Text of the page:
• The Terms Are Too Vague to Give Proper Guidance – In some contested will cases, family members dispute the effect of a will’s terms due to a lack of clarity. Beneficiaries commonly disagree over how a will directs the distribution of assets, with different heirs claiming that the will entitles them to a specific portion of the estate.
  • The Will Does Not Cover All Assets – Beneficiaries might also contest a will if it does not specify what should happen to all the decedent’s assets. This situation could occur if a testator overlooks assets when drafting their will or fails to update the will after acquiring assets, such as real estate or corporate stock. Including a residuary clause in a will can prevent these disputes by eliminating the need to bequeath each asset specifically.
  • The Will Was Not Amended Following a Divorce – Family members sometimes get into legal disputes when a testator fails to amend their will following a divorce, and the will bequeaths property to the decedent’s ex-spouse. The ex-spouse might demand their inheritance under the will, while the decedent’s current family members and beneficiaries might argue that the will did not reflect the decedent’s final intentions.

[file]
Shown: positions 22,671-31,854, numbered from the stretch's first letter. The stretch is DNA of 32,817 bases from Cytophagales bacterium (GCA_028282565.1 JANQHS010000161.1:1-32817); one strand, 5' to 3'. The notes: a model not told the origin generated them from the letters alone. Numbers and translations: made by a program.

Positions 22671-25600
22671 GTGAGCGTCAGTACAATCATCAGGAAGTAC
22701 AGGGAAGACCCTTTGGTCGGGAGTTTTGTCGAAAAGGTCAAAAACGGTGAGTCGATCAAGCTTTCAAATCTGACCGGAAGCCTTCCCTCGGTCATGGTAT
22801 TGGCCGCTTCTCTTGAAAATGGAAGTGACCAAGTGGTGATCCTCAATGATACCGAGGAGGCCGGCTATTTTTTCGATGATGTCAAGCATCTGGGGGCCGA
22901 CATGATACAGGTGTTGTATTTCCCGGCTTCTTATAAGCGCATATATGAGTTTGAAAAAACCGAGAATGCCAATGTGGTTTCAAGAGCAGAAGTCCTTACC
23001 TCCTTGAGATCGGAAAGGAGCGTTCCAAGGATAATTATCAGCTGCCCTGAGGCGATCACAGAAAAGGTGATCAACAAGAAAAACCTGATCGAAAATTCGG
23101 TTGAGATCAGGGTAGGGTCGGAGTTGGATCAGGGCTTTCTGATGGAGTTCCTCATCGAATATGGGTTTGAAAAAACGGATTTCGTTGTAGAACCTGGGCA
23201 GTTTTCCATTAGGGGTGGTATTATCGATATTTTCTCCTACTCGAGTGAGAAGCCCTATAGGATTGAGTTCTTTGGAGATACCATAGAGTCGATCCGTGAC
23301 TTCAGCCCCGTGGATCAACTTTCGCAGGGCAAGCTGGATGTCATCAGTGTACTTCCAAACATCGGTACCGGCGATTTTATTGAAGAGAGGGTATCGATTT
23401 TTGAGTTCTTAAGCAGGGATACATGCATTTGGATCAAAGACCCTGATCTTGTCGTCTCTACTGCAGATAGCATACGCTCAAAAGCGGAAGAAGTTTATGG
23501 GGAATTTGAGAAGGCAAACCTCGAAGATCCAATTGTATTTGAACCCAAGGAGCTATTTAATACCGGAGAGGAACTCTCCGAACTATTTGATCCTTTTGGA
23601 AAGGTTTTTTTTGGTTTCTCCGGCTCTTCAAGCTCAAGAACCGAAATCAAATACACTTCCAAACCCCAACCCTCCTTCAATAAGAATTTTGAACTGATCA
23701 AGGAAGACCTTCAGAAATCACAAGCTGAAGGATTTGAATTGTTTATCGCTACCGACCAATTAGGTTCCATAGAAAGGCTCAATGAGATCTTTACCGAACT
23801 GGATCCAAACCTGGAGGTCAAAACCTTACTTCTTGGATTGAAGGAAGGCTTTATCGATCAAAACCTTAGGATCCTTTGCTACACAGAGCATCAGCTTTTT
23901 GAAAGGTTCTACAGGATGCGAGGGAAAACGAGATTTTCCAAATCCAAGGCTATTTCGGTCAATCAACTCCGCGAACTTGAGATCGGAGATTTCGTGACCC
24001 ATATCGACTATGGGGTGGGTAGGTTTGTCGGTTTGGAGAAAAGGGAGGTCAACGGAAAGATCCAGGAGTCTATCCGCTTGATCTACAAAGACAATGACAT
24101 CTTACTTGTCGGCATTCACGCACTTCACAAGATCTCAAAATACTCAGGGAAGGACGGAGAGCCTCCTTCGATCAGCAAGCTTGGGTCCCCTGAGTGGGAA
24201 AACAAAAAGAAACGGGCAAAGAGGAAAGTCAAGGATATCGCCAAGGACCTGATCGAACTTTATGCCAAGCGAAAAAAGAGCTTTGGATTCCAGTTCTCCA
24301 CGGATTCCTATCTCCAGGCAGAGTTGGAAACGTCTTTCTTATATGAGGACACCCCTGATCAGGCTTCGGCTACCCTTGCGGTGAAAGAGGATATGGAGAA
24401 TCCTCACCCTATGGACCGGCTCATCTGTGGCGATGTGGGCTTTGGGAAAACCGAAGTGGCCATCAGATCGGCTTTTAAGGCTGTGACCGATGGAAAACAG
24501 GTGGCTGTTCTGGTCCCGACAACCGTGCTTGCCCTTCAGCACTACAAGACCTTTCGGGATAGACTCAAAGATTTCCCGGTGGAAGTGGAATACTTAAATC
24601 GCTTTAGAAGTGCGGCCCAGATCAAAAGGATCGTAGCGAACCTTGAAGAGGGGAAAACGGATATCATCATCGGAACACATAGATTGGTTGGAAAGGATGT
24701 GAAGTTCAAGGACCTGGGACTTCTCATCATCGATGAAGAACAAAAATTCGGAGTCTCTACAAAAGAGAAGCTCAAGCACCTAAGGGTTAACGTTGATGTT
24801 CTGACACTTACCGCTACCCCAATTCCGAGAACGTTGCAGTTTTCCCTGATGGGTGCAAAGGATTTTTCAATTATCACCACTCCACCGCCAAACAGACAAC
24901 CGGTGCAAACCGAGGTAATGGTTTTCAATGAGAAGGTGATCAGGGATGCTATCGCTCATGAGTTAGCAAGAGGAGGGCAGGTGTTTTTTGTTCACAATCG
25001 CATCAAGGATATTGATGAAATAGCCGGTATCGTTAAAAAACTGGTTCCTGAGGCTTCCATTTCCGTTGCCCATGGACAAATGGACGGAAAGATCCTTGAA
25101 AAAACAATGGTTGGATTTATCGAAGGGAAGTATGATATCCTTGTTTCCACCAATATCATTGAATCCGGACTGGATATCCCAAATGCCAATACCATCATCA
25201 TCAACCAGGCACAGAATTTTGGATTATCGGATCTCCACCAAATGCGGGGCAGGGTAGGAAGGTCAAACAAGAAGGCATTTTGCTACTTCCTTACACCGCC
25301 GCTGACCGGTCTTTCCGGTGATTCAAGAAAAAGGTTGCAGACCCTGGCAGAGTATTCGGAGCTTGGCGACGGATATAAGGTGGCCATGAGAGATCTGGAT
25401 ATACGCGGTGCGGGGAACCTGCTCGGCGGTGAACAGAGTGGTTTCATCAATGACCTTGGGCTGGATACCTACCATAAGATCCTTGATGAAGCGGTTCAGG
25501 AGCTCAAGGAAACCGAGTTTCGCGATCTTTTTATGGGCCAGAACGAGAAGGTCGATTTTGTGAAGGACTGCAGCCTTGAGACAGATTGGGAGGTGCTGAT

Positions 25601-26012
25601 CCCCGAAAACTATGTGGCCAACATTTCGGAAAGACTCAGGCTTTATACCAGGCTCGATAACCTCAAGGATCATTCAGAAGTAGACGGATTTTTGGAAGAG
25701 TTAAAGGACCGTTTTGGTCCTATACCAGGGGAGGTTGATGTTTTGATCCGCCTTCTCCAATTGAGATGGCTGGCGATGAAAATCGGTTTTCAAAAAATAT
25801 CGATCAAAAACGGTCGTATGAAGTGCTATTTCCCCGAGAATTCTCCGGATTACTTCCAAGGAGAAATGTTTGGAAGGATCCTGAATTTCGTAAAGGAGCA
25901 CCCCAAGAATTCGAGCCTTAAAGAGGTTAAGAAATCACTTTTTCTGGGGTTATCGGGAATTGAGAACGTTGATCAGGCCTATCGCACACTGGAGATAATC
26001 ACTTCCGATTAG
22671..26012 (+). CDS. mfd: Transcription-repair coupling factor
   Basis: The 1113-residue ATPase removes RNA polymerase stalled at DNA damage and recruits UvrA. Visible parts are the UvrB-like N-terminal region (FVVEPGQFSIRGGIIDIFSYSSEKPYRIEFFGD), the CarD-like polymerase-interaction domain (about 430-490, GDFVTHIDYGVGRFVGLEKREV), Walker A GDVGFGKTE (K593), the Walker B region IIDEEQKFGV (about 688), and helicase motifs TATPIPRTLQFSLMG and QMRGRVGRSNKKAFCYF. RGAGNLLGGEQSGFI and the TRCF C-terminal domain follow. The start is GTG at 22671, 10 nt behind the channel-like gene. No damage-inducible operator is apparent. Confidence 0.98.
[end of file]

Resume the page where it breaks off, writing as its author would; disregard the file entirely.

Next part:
• The Will Disinherits a Current Spouse – Arizona’s community property laws entitle surviving spouses to a portion of a decedent’s estate. This right can persist even if the decedent expressly disinherits their spouse in the will, so this type of scenario can easily lead to a contested will.

Your Rights for Contesting a Will

When someone presents a will to the court for probate, you have the right to receive notice of the probate hearing as a named beneficiary or executor, a creditor, a legal heir (such as a spouse or child), or someone with a legal interest in the estate. You could also claim an interest in an estate if a prior version of the decedent’s will named you as a beneficiary, even if the current version omits you. Once you receive notice of probate, you can file an objection with the court.

How You Can Contest a Will

You can contest a will by filing an objection with the court after receiving notice of probate. When contesting a will, you must state the grounds for your complaint, such as undue influence or forgery. Once you submit your objection, the court will likely schedule a formal hearing to consider it. You can present evidence and witness testimony at the hearing to prove your grounds for contesting the will.